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Shared office - How to allow users to access the internet but not our network

Posted on 2004-11-08
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Last Modified: 2010-04-10
We have an office of about 40 staff but also have clients that come and out and we want to be able to give them access to the internet and a printer.
We have a Windows 2003 Active Directory network. The Windows 2003 Server is the DHCP file and print server.
We don’t want to have to create a user each time so would like to have it so they can just plug in the network cable and go.
What is the best way to configure the network so that they can get access to the internet and a printer without comprising the security of out network, file servers etc.?



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Question by:galtee25
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by:virtuoso1
ID: 12522896
You could set the printer up as a network printer in active directory.  Create the printer, and put it inside of an OU.  Right click on OU, select new, and Printer.  Now type the path where its shared, ex.  \\Server1\Printer1.  Maybe the printer OU.  You can then have users goto Start > Settings > Printer > Add Printer.  Next > Network Printer > Find in directory.  Find printer, double click, and it is now installed on end user's machine.
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by:pseudocyber
ID: 12522958
I would create 2 VLANs.  One could be your internal "trusted" people, the other one could be "untrusted".  You could have an ACL control access from the untrusted to the trusted allowing printing service only.  The untrusted vlan could be allowed access out to the Internet.  Pretty easy.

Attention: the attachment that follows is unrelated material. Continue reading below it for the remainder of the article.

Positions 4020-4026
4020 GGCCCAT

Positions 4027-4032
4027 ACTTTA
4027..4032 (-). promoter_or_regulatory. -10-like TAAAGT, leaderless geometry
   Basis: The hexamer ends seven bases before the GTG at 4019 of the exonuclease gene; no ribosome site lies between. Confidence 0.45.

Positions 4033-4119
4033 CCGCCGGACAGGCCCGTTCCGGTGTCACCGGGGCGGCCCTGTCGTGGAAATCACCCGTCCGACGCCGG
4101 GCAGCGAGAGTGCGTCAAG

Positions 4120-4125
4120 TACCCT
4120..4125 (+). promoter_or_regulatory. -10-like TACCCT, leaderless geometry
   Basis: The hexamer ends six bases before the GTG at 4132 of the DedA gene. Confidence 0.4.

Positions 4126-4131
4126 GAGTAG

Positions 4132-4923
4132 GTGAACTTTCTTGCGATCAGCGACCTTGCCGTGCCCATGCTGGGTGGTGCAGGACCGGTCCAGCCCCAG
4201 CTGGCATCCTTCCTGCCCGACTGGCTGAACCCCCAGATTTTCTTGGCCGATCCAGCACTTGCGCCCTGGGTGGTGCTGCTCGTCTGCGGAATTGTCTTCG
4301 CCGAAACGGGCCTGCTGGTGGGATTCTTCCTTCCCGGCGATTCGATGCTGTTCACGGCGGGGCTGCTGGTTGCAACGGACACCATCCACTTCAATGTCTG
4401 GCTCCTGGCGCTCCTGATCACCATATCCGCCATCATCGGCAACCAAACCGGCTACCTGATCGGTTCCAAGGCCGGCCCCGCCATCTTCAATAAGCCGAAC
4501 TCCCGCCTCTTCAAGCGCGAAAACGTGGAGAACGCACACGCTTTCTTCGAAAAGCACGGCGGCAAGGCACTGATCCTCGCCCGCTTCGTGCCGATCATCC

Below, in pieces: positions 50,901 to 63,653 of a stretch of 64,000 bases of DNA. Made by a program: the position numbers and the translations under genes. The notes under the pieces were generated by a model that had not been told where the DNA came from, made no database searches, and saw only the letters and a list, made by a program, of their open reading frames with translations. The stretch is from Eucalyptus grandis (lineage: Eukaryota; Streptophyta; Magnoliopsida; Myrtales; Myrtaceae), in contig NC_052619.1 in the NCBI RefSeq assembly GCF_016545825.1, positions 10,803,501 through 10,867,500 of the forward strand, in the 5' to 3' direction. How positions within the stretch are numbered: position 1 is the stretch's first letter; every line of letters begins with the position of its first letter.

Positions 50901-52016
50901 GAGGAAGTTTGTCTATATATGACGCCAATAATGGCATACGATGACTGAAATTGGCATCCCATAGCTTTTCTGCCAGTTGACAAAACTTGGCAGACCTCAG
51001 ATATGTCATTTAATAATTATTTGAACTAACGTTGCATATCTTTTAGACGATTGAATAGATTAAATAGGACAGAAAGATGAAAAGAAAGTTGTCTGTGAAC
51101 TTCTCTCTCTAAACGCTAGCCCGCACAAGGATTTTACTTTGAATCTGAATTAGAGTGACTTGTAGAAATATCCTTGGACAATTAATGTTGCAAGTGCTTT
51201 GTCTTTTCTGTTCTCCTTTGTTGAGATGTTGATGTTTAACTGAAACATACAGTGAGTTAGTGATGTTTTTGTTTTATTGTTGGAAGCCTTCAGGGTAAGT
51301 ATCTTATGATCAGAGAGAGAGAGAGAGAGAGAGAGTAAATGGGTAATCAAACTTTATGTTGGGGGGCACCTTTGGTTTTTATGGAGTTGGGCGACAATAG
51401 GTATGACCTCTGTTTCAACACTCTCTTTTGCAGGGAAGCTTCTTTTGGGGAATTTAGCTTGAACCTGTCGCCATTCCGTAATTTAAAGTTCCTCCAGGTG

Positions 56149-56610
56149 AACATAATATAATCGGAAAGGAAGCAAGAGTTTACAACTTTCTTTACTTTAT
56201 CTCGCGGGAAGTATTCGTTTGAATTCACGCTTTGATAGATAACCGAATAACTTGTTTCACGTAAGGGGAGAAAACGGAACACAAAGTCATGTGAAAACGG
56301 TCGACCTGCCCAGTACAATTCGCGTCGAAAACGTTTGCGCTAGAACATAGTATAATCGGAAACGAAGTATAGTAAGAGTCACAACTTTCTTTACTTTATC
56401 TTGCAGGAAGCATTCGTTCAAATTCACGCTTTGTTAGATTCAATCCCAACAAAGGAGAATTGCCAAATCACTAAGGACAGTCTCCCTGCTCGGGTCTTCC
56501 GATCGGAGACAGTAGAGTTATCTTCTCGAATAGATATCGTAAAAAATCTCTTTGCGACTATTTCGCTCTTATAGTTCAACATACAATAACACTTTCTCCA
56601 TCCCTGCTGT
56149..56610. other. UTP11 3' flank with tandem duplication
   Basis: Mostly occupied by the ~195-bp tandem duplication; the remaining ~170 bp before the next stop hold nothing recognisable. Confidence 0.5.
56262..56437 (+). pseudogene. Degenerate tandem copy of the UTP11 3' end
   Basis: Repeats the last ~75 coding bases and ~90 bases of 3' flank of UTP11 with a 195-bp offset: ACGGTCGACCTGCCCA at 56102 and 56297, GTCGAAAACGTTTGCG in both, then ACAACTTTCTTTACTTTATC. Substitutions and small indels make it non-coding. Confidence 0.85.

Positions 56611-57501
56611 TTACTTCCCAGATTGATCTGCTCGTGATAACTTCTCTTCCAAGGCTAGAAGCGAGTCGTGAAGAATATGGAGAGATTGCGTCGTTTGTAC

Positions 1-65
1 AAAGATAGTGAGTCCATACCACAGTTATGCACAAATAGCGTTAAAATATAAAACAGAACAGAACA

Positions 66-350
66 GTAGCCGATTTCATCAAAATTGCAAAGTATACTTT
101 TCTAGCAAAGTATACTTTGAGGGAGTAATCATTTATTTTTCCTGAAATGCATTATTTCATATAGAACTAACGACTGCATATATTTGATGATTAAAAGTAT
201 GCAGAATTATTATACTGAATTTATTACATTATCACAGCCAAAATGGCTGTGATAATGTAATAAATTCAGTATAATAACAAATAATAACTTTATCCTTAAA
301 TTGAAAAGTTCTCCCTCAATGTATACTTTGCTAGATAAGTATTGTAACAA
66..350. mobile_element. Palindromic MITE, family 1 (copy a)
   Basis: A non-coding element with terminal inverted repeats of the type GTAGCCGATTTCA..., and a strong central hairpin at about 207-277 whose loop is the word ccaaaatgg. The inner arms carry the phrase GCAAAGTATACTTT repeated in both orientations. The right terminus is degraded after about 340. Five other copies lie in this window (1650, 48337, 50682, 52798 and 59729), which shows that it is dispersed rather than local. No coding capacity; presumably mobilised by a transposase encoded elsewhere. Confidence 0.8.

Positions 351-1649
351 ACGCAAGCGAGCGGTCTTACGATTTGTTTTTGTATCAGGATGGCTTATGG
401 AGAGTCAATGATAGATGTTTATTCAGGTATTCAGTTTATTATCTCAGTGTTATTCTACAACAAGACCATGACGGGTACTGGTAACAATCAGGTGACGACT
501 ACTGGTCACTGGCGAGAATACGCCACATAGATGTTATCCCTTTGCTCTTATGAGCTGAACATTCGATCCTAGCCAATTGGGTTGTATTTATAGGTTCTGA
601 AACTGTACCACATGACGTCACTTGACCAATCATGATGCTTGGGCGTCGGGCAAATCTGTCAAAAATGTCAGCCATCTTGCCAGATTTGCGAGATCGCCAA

If you have the infrastructure - port based authentication would be better.
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by:galtee25
ID: 12523471
Hi pseudocyber, sorry I’m a bit new to this so need a lot more details. How do I go about setting up 2 VLANs, and where and how do I go about setting the ACL control access for the printers.
What infrastructure would I need for port based authentication if that’s better (if very expensive or too complex forget this option)?
The trusted and untrusted users need to be able to share the same network points (i.e. if someone isn’t using their desk then the client needs to be able to just plug their laptop into the network cable browse for a printer and go).
I’ve upped the points to 400 if anyone can step me though it.
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by:pseudocyber
ID: 12523512
Setting up VLANs would be done on your network switches.  If you're going to allow untrusted people to sit at a trusted location and access the network, then the way to do it is to use the port based authentication - which is expensive (assuming you don't already have the gear to do it) and complicated.
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by:rindi
ID: 12524521
If your DHCP Server is set up correctly and you don't need a proxy to connect to the internet, the external clients should have internet connectivity once they are on the network. The easiest way to connect to a printer would be if that printer is connected directly to the lan (either via internal lan interface or via an external lan print-server). You should then assign that printer a static IP Address. You should then also be able to connect to that printer with any PC on the network without it having to have an account to the lan.
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by:galtee25
ID: 12524672
Thanks rindi,
When you say DHCP Server is set up correctly, how should it be set up.
The Windows 2003 Server is the DHCP so if the user doesn't have an account in the Active Directory for our lan will they still be able to see the internet but not able to see everying else in the domain even if people have shared folders?